• -passwords shorter than the allowable length (i.e., if you have the option of creating an eight character long password, don’t only use four of the available characters)

These types of bad password choices can be cracked in under two minutes using a computer program designed for the purpose.

How do you choose a good password?

There are several ways to choose a good password:

  • -Use a combination of numbers, letters, and symbols up to a minimum of eight characters (e.g., *SfHk90*).
  • -Use a “passphrase” that includes letters, numbers, and symbols (e.g., ^I<3P1E^).
  • -Use a password manager program like Dashlane to choose – and remember! – a secure password for you.
  • -Create the longest password allowed – the longer it is, the harder it is to crack.

 Good password practices

  • -Use a different password for each site.
  • -Change your passwords every month or two.
  • -Do not leave passwords written down and lying around.
  • -Do not share your passwords with others.
  • -Use multi-factor authentication where available (i.e., a second code or password is sent via text or phone before you can login, or this can also be used to recover a lost/forgotten password).

It’s important to be aware, and even a little wary.  Most sites and people are legitimate, and that can make it difficult to know which ones aren’t, but it’s important to get into the habit of asking yourself the following questions before giving your personal information to anyone: ‘Who I am really sharing my personal information with? Why do they want it? What will they do with it once they have it?’

Facebook: 10 ways to engage people beyond the “Like” button

Facebook is a powerful way to reach out to your existing customers, and create new ones. When you start out, it’s exciting to see people “liking” your content and leaving comments, and it’s easy to look at the numbers on a Facebook post and think, “I got so many “likes”, I must be doing great!”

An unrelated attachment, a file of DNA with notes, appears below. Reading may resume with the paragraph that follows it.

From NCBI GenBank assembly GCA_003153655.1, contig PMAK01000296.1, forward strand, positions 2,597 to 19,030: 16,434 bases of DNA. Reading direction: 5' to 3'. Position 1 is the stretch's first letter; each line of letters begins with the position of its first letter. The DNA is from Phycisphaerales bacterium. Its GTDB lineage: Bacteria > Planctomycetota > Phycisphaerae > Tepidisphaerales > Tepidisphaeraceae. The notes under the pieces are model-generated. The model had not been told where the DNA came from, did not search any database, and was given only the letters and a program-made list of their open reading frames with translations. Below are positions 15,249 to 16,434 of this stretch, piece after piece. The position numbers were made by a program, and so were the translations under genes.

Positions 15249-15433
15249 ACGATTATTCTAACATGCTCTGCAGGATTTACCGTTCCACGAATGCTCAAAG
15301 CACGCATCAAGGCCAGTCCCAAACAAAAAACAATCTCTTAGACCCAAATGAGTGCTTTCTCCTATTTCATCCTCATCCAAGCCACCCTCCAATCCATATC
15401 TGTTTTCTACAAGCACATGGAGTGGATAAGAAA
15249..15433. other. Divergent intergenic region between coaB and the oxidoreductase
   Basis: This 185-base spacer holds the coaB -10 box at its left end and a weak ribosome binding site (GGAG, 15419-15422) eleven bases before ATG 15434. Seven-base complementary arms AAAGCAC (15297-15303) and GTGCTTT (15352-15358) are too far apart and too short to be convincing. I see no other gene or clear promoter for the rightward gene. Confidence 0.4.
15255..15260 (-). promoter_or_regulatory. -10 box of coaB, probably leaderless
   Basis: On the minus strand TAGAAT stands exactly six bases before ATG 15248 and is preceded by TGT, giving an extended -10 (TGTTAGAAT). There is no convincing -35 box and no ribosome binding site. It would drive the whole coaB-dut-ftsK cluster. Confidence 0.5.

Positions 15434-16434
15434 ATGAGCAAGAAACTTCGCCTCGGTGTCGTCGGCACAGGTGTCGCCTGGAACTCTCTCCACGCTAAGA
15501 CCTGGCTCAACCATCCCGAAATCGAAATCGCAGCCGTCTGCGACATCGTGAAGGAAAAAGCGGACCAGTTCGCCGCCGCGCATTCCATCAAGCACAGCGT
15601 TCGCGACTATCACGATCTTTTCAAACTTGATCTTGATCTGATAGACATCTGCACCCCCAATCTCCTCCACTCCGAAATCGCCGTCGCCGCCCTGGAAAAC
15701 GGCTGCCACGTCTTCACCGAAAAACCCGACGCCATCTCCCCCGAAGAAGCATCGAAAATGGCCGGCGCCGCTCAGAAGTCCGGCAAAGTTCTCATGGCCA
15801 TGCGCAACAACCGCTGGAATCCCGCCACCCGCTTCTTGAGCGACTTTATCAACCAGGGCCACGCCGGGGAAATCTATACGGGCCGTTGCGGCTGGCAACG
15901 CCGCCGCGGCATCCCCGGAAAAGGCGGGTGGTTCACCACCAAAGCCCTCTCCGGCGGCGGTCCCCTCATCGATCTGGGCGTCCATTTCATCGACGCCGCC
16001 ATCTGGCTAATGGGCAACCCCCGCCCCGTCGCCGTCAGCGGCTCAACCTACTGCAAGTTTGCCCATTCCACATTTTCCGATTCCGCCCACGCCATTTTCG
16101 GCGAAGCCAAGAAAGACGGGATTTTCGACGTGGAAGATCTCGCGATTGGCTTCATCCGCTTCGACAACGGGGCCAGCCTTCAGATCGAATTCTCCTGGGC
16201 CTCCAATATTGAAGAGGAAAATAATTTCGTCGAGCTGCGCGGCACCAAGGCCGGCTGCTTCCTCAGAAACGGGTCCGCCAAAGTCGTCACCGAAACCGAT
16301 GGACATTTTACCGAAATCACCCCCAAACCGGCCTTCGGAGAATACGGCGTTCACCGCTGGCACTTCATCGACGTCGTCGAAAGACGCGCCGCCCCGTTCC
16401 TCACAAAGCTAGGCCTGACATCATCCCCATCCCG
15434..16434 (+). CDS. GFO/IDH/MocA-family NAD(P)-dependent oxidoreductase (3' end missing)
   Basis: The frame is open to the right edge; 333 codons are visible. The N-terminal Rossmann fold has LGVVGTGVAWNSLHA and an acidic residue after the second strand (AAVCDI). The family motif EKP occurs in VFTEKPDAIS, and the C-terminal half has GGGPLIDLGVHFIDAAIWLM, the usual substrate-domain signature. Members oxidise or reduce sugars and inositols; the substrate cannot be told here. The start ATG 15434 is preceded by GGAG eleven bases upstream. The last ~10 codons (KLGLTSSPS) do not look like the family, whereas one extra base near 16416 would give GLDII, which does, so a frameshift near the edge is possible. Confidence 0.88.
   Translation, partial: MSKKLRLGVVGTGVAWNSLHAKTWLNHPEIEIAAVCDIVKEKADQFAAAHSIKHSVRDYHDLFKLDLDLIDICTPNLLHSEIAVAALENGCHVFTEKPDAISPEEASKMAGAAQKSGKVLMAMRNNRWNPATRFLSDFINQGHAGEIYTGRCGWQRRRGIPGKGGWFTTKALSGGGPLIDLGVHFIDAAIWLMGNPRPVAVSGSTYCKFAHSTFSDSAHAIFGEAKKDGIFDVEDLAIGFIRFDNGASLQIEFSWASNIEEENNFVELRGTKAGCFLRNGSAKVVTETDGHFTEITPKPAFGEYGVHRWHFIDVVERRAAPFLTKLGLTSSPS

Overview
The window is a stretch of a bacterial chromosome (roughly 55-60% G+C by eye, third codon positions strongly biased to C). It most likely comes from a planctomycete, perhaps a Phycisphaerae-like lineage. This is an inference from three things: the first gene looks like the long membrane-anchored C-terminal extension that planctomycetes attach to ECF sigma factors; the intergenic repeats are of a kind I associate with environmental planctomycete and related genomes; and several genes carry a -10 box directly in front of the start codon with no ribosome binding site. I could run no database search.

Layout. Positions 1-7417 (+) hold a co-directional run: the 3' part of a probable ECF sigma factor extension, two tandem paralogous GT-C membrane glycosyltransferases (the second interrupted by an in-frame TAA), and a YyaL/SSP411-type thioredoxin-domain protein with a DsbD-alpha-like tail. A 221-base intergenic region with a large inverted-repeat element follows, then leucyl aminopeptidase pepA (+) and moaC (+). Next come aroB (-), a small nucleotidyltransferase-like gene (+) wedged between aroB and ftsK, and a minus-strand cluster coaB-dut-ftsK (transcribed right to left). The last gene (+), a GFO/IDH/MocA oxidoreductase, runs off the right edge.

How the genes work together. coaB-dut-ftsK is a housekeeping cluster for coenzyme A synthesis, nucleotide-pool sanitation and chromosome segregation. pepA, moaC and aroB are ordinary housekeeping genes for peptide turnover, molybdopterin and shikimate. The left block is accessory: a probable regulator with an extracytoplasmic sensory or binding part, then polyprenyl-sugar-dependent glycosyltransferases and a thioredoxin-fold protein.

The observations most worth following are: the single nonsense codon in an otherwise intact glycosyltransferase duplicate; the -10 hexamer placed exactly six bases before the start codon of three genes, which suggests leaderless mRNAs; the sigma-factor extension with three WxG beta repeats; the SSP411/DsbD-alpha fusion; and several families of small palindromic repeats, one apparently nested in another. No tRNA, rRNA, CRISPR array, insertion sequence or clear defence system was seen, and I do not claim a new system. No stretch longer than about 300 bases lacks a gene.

We don’t want to worry you, but, there is a lot more to Facebook than simply collecting “Likes” – especially if those “likes” are not translating into brand recognition and higher sales. So, how do you do it? How do you aim beyond the “Like” button and really engage in meaningful and memorable conversation with your customers? It’s easier than you think.

1. Keep it short

People don’t read anything word for word, they scan for the most salient and relevant points based on what they are looking for, and move on. When writing a Facebook post, treat it more like you would a “tweet” on Twitter. Be concise, say what you mean, and let people react. If you have more to share, link to it on your website.

Facebook text comparison

 2. Use short links

Long links in Facebooks posts are not only unsightly, they are hard to read and distract from the message of your post. Use a free service like Bitly to shorten the links.

 

 long link versus short link comparison

3. React to comments (the good and the bad)

Every Facebook post is a chance to interact with your audience – but many businesses don’t, they talk at their customers and don’t respond to comments. While Facebook isn’t about face-to-face connections, it’s still about connecting. You don’t have to respond to every comment, but if someone takes the time to write something more involved than, “Wow!”, you should acknowledge it. This is especially true if you receive negative comments: address them as soon as you see them. Let the user – and all the other users – see that when issues crop up, you deal with them in an upfront and professional way because your customers matter.

If you’re looking for a really great example of how not to handle negative comments, this article regarding ‘Amy’s Baking Company’ is a good read.

 

Example of an apology post

4. Use more (relevant) photos and link thumbnails/cover photos

Facebook pages and posts that use photos generally get more “likes” and shares than pages and posts with no photos (or bad/irrelevant photos). Use clear and well-lit photos that are relevant to your page (in terms of your cover photo) or post.